http-equiv='refresh'/> Tin TeePee/Log Cabin: Gas Prices, What Can You Do?

Friday, May 23, 2008

Gas Prices, What Can You Do?

Of the several blogs I read almost every day, Lynnae, who writes had some comments about the prices of gas and gas station practices that hit home. She states that her family is trying hard not to leave their small town for items that would be less expensive in the next larger town. Lynnae mentions gas stations that are charging a much higher price for credit and debit cards versus cash.

We live 22 miles from a small Montana town of 1500 people. There is nothing but beautiful scenery and ranches in that 22 miles, no gas station and no grocery store. In the days before $4/gallon gas, we thought nothing of heading to town for lunch and to pick up one item at the grocery store, (a very small, expensive IGA grocery store). Now, we try to consolidate our trips and go once a week if that. To do any major shopping such as Costco or larger chain grocery stores, it is 105 miles one way. We were accustomed to heading to the town of 100,000 about every two weeks or more often depending on our whims. Now, we are trying to lump two days of errands into one and going to the larger city once a month or every six weeks.

And, as if paying $4/gallon for gas weren't enough, the pumps in many stations cut off when they reach $75. One of our vehicles which I might add is sitting still a major portion of the time, has a 37 gallon tank--now do the math--can I fill this truck for $75??? When I have questioned gas station attendants, I am told "it is your credit card." NOT!! When I asked this same clerk if I came into the convenience store and purchased $100 worth of food and other items would the cash register cut my credit card off at $75 and of course the answer was "of course not." I was successful in changing this practice at one of our local gas stations in our little town--but I think they even have gone to a $100 limit on their pumps to limit their liability for drive offs. Here in Montana, we have not noticed the practice of charging more for credit purchased gas, yet.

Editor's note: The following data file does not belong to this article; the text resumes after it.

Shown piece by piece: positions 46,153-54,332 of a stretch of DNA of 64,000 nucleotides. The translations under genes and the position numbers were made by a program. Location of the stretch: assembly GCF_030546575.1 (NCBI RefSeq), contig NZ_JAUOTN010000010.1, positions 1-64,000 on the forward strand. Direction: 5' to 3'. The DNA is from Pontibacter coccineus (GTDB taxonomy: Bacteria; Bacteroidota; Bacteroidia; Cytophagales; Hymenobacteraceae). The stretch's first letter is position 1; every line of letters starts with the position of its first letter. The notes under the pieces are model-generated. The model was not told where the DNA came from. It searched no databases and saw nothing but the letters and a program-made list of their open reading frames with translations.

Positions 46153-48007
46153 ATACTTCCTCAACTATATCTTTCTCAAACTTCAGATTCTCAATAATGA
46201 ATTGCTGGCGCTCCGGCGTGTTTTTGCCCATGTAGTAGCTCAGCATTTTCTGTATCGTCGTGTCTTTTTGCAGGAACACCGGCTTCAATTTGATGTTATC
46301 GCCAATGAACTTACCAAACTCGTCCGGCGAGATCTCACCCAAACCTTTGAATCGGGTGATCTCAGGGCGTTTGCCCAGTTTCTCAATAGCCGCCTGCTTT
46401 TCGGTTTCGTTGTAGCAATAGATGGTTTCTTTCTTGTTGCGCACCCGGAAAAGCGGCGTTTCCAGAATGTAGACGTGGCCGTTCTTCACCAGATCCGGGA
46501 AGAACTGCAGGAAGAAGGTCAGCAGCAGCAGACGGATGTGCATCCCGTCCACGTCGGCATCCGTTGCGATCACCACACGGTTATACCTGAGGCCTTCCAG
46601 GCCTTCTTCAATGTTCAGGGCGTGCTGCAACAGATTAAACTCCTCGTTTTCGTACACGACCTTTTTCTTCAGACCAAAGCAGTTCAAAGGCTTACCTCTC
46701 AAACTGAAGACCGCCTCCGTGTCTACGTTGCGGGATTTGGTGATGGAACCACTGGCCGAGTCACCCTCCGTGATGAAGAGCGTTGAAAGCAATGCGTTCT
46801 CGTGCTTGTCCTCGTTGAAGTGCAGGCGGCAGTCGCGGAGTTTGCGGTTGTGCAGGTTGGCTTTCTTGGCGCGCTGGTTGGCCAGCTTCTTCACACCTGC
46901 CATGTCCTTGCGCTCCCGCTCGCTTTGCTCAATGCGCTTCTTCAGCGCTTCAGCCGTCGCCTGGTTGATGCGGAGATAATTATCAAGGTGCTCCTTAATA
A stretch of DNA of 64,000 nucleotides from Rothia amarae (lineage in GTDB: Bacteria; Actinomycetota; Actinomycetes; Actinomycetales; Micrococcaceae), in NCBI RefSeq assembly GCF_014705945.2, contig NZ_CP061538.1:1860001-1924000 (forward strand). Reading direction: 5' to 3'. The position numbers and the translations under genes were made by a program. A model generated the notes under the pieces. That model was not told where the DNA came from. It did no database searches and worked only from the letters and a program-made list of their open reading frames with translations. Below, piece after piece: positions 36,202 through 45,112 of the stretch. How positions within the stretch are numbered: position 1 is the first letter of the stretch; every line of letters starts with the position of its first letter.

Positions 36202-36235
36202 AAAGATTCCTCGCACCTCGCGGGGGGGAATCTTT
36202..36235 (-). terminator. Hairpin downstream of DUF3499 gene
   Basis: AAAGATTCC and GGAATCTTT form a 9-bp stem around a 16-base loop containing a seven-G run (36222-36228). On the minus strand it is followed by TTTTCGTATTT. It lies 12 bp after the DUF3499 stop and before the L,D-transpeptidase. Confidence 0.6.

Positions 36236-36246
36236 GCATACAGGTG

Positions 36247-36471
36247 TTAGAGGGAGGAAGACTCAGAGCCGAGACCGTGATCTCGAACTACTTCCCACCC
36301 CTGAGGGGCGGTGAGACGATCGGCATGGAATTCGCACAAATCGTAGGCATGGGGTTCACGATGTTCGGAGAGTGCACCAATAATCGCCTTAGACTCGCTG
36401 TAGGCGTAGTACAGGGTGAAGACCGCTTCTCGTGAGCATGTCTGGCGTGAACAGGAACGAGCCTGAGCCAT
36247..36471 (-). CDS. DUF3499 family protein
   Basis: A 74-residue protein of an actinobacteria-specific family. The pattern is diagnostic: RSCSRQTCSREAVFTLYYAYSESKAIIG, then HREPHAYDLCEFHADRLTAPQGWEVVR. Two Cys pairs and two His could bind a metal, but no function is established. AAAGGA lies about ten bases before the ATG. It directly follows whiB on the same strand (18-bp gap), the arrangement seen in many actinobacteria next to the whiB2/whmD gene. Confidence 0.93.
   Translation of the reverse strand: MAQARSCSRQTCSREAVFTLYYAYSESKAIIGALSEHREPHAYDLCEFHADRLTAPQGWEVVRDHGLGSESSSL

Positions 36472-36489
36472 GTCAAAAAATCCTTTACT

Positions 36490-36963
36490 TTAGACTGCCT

So what do we do?? Moving doesn't seem to be very much of a choice--we love where we live, Michael was raised in this valley and our home and land have no mortgage. Buying a new vehicle may seem like an option but if you do the math, it really isn't cost effective for us. We own a 2000 Ford Explorer that gets an average of 24/mpg. This vehicle costs us $7500 and we paid cash. People we know have rushed out to buy new hybrid vehicles costing $25,000. At $4/gallon gas it will take a very long time as in 15 plus years to recoup the cost of that new vehicle, depending on your annual mileage.

For now, we are cutting back on the trips we make anywhere, we have almost stopped eating out entirely and we are trying to buy groceries in a more budget frame of mind.

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